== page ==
EM - ESB Storm Special - (Page Cover1)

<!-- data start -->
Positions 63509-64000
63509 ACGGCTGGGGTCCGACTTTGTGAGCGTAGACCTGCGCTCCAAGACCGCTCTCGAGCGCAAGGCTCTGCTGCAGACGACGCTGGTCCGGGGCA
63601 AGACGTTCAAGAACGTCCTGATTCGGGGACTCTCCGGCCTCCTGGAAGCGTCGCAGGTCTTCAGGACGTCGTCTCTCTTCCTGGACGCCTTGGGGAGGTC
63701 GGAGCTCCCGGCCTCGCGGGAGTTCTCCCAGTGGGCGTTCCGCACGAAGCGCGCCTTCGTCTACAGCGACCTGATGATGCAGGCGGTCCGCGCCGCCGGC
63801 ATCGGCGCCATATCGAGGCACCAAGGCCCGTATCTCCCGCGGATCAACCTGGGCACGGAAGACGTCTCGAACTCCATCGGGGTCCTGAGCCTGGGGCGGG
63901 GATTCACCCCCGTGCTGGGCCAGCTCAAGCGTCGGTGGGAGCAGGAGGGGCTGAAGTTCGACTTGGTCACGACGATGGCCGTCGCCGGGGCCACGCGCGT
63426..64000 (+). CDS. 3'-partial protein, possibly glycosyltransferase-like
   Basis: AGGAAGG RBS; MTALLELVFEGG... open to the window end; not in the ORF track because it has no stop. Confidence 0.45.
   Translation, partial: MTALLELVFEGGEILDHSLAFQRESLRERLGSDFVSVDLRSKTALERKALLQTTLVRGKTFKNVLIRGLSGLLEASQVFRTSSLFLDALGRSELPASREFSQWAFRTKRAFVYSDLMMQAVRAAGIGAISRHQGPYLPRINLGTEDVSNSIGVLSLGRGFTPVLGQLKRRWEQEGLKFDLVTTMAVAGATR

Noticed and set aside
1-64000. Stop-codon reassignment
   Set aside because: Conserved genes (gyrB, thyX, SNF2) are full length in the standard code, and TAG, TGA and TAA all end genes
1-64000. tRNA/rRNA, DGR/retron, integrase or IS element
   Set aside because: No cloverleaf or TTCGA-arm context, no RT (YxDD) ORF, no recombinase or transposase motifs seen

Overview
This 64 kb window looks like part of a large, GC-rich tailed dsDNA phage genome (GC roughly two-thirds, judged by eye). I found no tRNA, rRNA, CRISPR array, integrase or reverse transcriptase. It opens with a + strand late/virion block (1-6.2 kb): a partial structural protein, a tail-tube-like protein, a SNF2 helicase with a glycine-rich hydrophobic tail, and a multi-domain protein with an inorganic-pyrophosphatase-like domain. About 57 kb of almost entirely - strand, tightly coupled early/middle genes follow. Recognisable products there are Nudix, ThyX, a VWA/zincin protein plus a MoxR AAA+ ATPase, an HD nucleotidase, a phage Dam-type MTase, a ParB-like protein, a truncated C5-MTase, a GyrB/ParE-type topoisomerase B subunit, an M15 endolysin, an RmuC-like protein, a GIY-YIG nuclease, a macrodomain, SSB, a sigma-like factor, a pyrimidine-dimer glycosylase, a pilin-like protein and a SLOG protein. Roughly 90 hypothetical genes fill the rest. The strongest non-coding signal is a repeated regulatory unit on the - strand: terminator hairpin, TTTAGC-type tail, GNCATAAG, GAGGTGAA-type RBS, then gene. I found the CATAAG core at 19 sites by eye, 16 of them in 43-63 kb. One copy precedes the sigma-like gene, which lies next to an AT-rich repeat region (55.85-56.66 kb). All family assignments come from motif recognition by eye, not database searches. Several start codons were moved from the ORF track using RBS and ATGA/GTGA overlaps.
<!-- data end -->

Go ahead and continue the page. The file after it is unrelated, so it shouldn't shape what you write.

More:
ESB workers go the extra mile during storm February 2014 www.esb.ie/em STORM SPECIAL CUSTOMER LETTERS Yesterday two crews from ESB Networks came to our home to reconnect us. On my own behalf and my husband's I would like to say a most sincere thank you. The crew from Finglas showed us such kindness, concern and also demonstrated skill in their work. Thank you and we hope that these crews will get acknowledgement as it is so deserved. Christine and Ted Cronin, Co. Waterford. The west Cork heroes from ESB Networks Kanturk. Pictured (l-r): Patrick Fleming, poling contractor; Tommy Murphy, ESB Networks Kanturk; Ger Healy, ESB Networks Kanturk; Brendan O'Donoghue, poling contractor and Dermot Conway, NIE. Photo: Neil Warner. WAS DARWIN THE STORM OF THE CENTURY? 8 Virgil Porter, Divisional Manager Mid West, asks whether the recent storm that wreaked havoc in February of this year was the worst to hit Irish coasts since the new millenium began. "WELL I CERTAINLY hope so! I'm pretty sure the staff who worked around the clock to restore supply and the customers who were without power for days are also hoping we never see a storm like this again in our lifetimes. The storm hit on Wednesday, February 12th. We had an amber warning the night before. Given the steady flow of bad weather since before Christmas, an amber alert was nothing new and nothing to get overly concerned about. I was with Denis Cambridge, the South Divisional Manager, at a meeting in Portlaoise on the Wednesday morning. That morning, the alert changed from orange to red; now we were concerned. Within two hours the storm hit. South West Division was the first to see the impact. The numbers of customers out was rocketing. Mid West seemed to be okay at first and then it hit us too. I couldn't believe the rate at which the numbers of customers out was rising. Needless to say, we moved out of Portlaoise and back to our bases. I declared a divisional emergency in the Mid West and requested all resources to be made available to deal with the damage in line with our divisional emergency plans. The number of customers without power was continuing to rise at an enormous rate. At 10.30am, the number of customers out was 1,468 and by 3.30pm it was 110,000. This represented a quarter of all the customers in the Mid West. Customer numbers out doesn't tell the full story. We always need to know the number of faults because it is this number that demonstrates the scale of what we are dealing with. At the worst point, with 110,000 customers without power, we had 3,600 faults on the local MV and LV system. To put this in context, at the worst point of the Christmas storms on December 26th, we had 600 faults on the system in Mid West alone and that took over two days to clear with the help of staff from around the country. I never thought I would ever see that scale of damage, nor did the supervisors and staff who had dealt with many more storms than I had. By Wednesday afternoon, we knew it... this one was massive!" n Our eldest boy is profoundly mentally and physically handicapped, and all he has in his little life are his comforts - the comforts we try to provide for him, in his own home. All of the equipment we rely on to keep him comfortable is powered by electricity, and that was lost to him. From the moment we contacted ESB, they could not have been more helpful. You have no idea how much your efforts meant to us and him. Thanks to the guys and girls that work for ESB. John O'Connell, Co. Limerick (published in Irish Independent) Kate and I would like to thank all the people involved who worked so hard to keep supplies going and to restore them when the lines were down. It really was a great effort on the part of the men and women who worked so hard to keep the services going in what were very severe conditions indeed. We had an outage but it was great to wake up and find everything restored. Kate Byrne, Co. Dublin http://www.esb.ie/em

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